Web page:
Familier Faces: MEN'S BASKETBALL: Riewer rolling in college
In 10 games this season, Minnesota State University Moorhead guard Jordan Riewer is averaging 12.6 points, 2.7 rebounds, 2.9 assists and 1.2 steals per game.
He is shooting 46 percent from the field and 90 percent from the free throw line for the 9-1 Dragons.
Riewer was a five-year letterwinner at Staples-Motley. He finished his high school career with 1,954 points (14.3), 757 rebounds (5.5), 776 assists (5.7), 384 steals (2.8) and 31 blocked shots. He shot 579-1247 (46.4 percent) from the field and 300-350 (86 percent) from the line.
■ Q: The team is off to a 9-1 start. You’ve started all 10 games as a sophomore. How happy are you with your decision to go to Moorhead?
A: “It’s worked out perfectly. I like being close to the family. I knew the coach (fellow Staples graduate Chad Walthall) and I knew the system. I knew a lot of the guys on the team so it’s worked out well.”
■ Q: You were a complete player in high school, what part of your game has improved the most in college?
A: “I’ve always been able to shoot the ball so I would say getting stronger since high school. I’m better able to get to the basket and make plays for myself and others.”
■ Q: Senior year, Section 6-2A final, how often do you think of that game and how much does it motivate you now? (Staples-Motley lost to New London-Spicer on a last-second, half-court shot. A victory and S-M likely would have advanced to the state championship game against rival Crosby-Ironton.)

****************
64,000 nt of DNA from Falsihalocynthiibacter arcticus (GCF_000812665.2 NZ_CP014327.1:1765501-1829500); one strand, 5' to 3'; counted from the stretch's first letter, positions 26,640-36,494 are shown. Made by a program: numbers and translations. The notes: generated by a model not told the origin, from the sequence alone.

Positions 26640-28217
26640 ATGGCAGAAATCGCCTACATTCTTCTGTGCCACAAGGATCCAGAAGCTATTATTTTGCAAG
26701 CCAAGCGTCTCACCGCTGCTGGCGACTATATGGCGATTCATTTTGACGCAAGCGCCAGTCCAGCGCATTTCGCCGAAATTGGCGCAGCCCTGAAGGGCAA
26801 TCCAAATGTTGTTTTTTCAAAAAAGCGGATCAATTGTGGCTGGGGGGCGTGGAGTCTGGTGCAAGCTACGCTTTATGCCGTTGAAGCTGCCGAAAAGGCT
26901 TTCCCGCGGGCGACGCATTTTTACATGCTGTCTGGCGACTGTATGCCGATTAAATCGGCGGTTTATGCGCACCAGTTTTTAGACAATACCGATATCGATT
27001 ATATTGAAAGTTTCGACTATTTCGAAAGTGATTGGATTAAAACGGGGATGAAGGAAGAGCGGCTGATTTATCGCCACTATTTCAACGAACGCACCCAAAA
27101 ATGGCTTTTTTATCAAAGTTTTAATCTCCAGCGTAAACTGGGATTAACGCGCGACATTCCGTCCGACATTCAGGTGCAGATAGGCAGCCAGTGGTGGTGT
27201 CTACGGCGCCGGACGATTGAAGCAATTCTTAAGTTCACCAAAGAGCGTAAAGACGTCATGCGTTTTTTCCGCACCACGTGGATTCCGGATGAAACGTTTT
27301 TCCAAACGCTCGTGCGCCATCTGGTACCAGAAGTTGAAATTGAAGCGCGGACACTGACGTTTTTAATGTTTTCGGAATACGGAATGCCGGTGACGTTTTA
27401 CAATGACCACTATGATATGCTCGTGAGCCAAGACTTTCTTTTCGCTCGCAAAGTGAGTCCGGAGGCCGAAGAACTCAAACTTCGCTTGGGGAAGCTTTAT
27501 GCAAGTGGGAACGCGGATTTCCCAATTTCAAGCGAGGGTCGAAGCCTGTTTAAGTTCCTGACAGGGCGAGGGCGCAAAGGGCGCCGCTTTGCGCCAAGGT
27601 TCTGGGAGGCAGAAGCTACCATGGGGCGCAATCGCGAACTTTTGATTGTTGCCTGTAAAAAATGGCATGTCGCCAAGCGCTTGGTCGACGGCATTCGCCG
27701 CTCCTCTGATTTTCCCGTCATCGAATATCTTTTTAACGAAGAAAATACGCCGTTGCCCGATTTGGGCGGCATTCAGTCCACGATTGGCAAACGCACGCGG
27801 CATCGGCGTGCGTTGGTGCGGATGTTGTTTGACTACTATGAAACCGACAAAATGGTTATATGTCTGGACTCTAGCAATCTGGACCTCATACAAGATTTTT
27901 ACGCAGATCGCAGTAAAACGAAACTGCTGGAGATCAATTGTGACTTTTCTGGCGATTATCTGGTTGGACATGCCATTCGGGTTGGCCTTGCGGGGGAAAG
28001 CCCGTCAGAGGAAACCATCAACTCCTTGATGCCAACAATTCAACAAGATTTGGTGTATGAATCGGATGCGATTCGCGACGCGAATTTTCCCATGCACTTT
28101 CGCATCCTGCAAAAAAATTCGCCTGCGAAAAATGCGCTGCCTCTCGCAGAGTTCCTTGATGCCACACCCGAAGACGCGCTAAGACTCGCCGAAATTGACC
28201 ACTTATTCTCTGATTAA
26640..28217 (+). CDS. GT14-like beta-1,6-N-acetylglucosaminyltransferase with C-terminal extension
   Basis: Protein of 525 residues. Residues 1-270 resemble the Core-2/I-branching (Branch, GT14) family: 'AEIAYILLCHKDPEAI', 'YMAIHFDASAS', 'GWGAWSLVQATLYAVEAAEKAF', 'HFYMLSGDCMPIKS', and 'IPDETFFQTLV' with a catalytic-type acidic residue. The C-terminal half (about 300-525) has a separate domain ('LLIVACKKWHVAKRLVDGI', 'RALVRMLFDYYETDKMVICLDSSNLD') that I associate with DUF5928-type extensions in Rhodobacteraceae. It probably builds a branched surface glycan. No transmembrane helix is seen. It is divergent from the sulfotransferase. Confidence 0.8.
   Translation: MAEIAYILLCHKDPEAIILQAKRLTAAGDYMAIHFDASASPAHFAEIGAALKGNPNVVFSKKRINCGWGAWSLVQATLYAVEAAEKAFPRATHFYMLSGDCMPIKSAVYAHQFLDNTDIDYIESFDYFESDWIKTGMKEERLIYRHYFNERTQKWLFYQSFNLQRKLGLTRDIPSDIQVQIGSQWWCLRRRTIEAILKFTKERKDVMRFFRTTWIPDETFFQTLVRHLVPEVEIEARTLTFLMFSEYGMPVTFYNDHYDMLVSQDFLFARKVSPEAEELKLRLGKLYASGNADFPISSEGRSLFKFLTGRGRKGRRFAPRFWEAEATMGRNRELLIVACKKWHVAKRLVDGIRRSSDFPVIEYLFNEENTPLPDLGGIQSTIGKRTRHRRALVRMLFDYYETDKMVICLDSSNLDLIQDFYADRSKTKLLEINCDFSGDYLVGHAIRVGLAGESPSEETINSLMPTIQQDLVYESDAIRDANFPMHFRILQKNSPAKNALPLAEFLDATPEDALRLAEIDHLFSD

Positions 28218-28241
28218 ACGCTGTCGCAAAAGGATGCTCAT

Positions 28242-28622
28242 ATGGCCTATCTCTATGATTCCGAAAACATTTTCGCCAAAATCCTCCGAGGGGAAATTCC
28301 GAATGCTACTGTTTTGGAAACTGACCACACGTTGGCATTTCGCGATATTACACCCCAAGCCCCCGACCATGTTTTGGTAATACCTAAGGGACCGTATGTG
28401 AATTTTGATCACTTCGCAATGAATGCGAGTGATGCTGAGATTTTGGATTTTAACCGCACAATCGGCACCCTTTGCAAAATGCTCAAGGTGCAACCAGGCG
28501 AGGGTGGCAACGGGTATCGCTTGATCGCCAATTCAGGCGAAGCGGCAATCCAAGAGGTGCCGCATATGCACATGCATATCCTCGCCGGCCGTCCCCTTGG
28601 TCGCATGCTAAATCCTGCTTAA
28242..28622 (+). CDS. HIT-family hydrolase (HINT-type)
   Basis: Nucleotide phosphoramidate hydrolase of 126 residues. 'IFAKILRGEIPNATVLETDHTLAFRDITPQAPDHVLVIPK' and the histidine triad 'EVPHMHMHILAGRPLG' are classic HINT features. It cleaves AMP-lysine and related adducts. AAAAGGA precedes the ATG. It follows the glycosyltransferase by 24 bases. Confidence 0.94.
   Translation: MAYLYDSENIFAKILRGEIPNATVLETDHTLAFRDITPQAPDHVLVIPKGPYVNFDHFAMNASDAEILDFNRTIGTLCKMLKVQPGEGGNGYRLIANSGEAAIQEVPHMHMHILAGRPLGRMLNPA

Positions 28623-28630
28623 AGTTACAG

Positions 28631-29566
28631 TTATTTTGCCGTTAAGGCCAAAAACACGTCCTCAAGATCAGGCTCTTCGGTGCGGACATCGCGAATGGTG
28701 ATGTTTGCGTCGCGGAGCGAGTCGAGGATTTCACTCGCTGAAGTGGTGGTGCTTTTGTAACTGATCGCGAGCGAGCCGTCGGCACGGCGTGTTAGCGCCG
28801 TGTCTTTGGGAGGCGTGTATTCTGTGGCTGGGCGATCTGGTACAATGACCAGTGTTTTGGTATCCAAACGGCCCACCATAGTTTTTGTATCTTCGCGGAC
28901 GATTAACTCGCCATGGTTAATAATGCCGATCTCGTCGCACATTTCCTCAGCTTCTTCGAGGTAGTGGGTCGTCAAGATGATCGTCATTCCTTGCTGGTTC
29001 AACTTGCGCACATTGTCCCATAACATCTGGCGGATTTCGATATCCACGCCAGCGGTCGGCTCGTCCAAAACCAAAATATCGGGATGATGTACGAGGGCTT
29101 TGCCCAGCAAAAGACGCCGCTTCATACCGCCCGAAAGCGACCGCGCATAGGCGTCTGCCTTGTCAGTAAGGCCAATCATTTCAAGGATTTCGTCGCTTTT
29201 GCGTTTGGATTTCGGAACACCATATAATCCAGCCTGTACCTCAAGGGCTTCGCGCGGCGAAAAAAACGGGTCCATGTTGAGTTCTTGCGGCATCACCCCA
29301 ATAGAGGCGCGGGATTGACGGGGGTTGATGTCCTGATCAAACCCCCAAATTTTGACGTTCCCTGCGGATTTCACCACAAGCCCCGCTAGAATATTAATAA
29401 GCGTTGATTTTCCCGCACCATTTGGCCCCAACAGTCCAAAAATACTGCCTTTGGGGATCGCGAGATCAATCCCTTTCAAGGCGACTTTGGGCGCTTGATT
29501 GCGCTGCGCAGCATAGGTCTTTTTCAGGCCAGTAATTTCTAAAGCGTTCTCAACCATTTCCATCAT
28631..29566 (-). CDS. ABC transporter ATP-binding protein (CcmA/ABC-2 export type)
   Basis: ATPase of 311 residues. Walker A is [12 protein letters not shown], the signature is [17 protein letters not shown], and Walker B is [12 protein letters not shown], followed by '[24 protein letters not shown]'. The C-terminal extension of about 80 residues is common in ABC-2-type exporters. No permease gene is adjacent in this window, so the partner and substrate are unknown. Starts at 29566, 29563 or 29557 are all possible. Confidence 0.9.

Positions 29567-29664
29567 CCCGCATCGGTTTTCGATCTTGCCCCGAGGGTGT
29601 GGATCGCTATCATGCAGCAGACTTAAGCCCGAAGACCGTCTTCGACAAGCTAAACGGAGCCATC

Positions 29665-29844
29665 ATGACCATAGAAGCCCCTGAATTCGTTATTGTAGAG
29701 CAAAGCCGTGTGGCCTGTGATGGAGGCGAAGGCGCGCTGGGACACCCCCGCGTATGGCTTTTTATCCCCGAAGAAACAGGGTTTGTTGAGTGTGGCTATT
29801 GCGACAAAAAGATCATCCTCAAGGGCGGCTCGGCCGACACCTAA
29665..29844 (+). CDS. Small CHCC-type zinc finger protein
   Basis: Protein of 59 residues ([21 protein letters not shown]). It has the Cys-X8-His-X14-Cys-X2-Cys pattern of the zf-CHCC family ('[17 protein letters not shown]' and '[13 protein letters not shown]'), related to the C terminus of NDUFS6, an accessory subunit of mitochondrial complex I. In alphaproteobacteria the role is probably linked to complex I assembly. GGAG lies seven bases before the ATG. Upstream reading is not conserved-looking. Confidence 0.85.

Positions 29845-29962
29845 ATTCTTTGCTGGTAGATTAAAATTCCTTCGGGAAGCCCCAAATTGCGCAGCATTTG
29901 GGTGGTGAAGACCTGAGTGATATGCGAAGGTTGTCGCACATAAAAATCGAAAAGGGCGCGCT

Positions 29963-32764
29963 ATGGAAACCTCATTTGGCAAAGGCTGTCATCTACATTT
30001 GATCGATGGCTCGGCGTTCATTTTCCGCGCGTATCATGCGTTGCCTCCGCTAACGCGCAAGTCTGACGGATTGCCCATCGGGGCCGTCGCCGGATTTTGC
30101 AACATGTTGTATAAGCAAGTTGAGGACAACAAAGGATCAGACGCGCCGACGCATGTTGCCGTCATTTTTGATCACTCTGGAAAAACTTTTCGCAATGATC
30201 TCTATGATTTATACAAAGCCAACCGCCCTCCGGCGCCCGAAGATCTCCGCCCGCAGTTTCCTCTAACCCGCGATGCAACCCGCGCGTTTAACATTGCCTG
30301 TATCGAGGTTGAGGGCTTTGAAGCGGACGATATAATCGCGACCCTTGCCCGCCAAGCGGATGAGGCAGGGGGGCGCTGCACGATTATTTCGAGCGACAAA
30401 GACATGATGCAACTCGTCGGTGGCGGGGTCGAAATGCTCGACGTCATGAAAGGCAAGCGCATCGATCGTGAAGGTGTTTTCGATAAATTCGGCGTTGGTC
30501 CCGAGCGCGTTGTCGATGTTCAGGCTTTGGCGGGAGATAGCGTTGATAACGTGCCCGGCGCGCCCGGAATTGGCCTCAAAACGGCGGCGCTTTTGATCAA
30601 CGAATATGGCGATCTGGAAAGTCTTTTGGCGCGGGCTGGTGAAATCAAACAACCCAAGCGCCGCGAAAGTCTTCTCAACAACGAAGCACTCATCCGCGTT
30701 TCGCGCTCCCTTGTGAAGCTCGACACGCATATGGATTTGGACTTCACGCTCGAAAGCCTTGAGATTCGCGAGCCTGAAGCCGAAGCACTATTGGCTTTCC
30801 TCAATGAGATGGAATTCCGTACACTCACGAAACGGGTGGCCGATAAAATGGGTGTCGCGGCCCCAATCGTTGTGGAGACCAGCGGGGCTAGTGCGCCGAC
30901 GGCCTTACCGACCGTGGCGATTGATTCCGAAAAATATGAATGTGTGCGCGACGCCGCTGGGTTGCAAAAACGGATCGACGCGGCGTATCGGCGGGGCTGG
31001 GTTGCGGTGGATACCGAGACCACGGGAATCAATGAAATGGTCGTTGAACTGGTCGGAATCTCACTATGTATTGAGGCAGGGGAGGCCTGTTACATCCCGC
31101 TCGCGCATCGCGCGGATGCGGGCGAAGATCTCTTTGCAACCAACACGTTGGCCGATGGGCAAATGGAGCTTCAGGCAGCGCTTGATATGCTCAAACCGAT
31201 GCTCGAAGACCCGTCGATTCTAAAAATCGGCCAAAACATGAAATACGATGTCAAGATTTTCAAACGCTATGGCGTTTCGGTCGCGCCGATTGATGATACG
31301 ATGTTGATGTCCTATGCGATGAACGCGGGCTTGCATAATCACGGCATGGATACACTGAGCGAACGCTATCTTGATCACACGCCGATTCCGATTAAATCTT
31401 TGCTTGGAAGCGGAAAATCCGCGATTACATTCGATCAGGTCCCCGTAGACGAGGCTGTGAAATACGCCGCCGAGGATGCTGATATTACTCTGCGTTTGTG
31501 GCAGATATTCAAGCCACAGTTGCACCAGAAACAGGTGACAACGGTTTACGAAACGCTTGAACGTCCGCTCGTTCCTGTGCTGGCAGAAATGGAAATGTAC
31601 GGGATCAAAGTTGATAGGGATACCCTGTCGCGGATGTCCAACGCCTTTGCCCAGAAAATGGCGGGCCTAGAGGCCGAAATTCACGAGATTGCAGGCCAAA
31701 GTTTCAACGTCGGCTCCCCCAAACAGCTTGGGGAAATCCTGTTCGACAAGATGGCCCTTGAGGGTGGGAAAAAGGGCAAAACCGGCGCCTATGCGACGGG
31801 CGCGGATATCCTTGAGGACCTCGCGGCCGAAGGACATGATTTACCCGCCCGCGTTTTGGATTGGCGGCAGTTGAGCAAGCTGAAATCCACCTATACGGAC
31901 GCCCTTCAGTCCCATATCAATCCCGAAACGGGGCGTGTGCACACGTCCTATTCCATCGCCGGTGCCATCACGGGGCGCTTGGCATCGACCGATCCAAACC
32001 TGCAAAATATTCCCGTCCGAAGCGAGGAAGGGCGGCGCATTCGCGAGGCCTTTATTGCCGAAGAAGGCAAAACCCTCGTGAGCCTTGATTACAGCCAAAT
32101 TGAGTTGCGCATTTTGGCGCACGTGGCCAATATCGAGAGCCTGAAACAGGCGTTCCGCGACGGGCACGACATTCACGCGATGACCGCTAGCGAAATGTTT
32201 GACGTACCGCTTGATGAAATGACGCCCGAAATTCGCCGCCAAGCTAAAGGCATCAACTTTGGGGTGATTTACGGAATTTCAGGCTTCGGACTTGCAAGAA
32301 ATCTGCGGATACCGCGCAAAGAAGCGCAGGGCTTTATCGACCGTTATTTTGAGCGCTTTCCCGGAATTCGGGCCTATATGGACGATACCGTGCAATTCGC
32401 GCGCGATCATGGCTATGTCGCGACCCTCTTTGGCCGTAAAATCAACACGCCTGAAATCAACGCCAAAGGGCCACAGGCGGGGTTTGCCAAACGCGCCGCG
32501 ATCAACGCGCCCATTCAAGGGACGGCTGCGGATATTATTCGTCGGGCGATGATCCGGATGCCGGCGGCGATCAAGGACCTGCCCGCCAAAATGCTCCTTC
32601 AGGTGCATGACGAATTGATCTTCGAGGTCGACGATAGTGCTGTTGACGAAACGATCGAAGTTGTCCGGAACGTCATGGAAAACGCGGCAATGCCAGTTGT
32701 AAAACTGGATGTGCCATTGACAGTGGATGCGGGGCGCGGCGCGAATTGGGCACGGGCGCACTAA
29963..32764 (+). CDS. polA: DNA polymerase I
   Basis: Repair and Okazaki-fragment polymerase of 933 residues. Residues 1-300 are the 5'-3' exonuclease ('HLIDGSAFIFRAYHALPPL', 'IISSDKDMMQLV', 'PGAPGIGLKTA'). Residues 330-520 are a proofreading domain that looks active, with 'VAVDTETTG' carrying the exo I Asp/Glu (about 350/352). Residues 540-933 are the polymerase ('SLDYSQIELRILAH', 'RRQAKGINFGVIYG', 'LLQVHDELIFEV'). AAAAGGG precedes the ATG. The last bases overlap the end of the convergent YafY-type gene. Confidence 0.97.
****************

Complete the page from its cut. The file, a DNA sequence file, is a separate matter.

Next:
A: “I think about it a lot actually. There are a lot of people from New London that go to Moorhead and they bring it up all the time. It still hits you, but you have to move on.”
■ Q: How difficult was it to adjust to the college game and what are a few of the major differences?
A: “My redshirt year really helped. Just playing every day with the guys was key. That’s pretty much all I did my freshmen year. I would go to practice and then I would go to the wellness center and play some more. I figured just playing would help me get better. The pace is the biggest difference. The pace is a lot faster. You have to be on point with everything.”
■ Q: You were a pretty good baseball player in high school. Was there ever any consideration to play baseball instead of basketball or even both?
A: “I did when I was committed to go to Jamestown. I was thinking of doing both. But then when I came to Moorhead they don’t have baseball. I still play in the summer. I’m thinking of playing with my cousins this summer over in Bertha.”
■ Q: The best piece of advice you’ve ever gotten and what would your advice be to high school kids hoping to play sports in college?
A: “The best advice probably came from my dad. He told me to control your attitude and control your effort and work hard. My advice would be to just keep working. Don’t take any days off. If you’re not working someone else is and they’re getting better.”